This data-file assesses the outlook for 30 plastic pyrolysis companies, operating (or constructing) 100 plants around the world, which use chemical processes to turn waste plastics back into oil.
Our data-file includes the number of plants, locations, start-up years, input-types and capacities for each plant. We also include our own notes, our assessment’s of each company’s technology.
The data-file has been updated in 2022, revising our rankings, and concluding that the industry is ‘on track’ for the game-changing scale-up originally foreseen in our 2019 research note (here).
TOTAL is currently pioneering the greatest advances in plastic-recycling technologies among the Majors, based on our database of 3,000 patents.
This data-file covers the comprehensive mixing of chromium-catalysed polyethylene, to reduce defects and increase the strength of post-consumer resins. In turn, this extends their use to films, containers and pipes.
Four different measures of defect rates are correlated with four different extrusion methodologies.
The file also includes a summary of TOTAL’s plastic recycling patents. Overall it should be possible to uplift plastic recycling margins by $50-100/ton.
We remain most excited, however, by plastic pyrolysis, being pioneered by smaller companies, to turn plastic back into oil.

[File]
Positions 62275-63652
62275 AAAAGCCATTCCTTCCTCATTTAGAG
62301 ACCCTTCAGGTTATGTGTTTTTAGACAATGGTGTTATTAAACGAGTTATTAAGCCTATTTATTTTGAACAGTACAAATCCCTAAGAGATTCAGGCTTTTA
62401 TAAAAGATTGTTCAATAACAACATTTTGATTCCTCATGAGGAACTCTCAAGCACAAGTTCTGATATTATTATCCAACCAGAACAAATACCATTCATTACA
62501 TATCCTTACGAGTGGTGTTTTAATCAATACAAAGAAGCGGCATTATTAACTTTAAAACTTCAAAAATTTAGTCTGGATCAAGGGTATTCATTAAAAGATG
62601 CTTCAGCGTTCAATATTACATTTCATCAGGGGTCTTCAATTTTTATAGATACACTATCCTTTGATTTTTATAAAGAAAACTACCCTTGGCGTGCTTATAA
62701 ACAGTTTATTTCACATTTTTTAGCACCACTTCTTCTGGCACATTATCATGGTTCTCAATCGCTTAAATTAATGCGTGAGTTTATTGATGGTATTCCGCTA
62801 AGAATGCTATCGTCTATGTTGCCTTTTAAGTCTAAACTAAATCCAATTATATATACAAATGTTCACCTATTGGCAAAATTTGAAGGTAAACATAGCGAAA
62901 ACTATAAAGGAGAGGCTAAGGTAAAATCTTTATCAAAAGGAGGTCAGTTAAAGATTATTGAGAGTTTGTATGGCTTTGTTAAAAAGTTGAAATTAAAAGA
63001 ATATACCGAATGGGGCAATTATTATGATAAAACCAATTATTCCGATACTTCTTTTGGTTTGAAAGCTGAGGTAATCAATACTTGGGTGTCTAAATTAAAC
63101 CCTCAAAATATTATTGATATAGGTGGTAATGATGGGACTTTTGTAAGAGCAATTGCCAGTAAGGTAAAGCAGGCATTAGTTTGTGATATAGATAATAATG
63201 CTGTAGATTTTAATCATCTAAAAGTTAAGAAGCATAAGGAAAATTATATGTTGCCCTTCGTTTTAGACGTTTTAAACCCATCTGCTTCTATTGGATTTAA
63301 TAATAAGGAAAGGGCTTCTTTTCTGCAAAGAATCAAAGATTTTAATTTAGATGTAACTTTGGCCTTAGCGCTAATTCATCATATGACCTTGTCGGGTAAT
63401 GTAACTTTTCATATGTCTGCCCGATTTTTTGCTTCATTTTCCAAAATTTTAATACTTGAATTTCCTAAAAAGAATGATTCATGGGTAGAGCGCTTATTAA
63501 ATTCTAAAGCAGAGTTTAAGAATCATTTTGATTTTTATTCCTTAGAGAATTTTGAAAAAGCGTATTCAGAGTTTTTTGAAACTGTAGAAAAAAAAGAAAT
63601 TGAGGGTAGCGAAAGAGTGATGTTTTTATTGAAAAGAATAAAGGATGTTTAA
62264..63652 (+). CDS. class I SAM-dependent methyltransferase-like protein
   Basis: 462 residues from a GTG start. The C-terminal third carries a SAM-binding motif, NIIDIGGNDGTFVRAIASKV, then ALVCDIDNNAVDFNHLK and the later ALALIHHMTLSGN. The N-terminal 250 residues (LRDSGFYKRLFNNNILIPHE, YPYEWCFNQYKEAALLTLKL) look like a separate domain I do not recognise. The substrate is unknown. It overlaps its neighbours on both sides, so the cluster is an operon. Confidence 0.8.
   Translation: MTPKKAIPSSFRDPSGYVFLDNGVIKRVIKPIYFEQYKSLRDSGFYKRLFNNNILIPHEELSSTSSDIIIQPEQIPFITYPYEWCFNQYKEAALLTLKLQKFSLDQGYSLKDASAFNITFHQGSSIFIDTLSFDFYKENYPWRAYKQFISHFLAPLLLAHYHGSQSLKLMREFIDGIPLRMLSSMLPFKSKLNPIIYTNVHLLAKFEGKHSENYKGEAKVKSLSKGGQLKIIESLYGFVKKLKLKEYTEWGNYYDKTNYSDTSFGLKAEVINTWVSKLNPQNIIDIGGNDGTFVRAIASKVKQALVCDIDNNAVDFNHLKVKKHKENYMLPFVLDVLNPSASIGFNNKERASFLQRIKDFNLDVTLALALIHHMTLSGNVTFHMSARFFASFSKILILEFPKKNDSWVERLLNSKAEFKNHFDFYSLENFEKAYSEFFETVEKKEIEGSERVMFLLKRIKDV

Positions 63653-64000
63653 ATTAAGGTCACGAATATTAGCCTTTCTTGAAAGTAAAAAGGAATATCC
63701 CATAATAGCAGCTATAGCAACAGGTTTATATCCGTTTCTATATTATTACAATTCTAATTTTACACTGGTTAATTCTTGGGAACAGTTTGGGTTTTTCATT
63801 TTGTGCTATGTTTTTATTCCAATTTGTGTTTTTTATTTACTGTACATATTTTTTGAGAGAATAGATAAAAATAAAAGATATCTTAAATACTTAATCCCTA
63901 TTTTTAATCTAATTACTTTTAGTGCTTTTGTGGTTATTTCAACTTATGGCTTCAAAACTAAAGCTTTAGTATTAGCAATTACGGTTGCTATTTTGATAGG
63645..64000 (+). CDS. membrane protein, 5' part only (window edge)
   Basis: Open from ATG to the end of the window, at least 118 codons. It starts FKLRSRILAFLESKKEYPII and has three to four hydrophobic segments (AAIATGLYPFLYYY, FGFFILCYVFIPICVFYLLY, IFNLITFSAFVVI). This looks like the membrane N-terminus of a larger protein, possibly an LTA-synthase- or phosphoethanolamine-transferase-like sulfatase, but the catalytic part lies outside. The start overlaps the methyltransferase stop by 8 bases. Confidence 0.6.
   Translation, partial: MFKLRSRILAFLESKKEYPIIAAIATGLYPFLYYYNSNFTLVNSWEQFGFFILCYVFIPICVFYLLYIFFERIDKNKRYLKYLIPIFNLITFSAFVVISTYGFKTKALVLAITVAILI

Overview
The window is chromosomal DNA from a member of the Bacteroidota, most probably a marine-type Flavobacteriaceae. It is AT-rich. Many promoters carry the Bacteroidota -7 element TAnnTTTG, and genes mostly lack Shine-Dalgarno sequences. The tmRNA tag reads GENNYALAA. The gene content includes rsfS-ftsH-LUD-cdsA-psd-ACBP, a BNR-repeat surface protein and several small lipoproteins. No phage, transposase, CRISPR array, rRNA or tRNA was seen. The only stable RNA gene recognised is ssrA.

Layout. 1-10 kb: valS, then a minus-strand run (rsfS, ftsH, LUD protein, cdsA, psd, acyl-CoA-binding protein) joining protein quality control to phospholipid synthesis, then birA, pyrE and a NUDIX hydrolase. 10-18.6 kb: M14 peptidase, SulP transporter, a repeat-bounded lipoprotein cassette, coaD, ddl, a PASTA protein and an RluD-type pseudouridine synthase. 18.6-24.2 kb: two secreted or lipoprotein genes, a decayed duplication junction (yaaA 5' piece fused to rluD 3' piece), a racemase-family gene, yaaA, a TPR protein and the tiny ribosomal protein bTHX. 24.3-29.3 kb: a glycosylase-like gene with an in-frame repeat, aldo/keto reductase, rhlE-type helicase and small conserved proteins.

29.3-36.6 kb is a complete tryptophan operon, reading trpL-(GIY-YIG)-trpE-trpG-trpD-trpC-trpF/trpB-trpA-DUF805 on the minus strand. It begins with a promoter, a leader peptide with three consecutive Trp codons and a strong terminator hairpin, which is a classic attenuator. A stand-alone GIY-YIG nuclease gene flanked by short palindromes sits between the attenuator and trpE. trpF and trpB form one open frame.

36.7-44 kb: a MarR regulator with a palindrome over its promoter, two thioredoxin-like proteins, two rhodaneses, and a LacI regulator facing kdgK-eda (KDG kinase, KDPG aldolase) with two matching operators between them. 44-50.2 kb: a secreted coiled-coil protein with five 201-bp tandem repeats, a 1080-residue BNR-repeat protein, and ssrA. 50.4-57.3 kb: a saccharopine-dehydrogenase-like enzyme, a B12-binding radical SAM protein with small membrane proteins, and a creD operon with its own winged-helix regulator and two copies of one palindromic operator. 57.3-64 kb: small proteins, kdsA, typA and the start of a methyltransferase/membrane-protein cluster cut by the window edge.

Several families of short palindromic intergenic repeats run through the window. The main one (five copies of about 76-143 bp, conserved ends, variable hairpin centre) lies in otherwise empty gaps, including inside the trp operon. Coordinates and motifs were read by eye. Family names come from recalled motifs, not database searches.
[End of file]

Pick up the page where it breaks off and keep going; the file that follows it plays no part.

Due to the limitations of mechanical recycling, 85% of the world’s plastic is incinerated, dumped into landfill, or worst of all, ends up in the oceans. An alternative, plastic pyrolysis, is on the cusp of commercialisation. We have assessed twenty technology solutions. This nascent opportunity can turn plastic back into oil, generate >30% IRRs on investment, and could displace 15Mbpd of future oil demand.
>30% IRRs should be attainable converting waste-plastic back into oil, based on disclosures from technology-leaders in the sector. This economic model allows for stress-testing of product prices, input costs, gate fees, capex, opex, utilisation and fiscal regimes.
We see potential for plastic-recycling technologies to displace 15Mbpd of potential oil demand growth (i.e., naphtha, LPGs and ethane) by 2060, compared to a business-as-usual scenario of demand growth. In a more extreme case, oil demand for conventional plastics could halve. This simple model allows you to vary the input assumptions and derive your own outputs.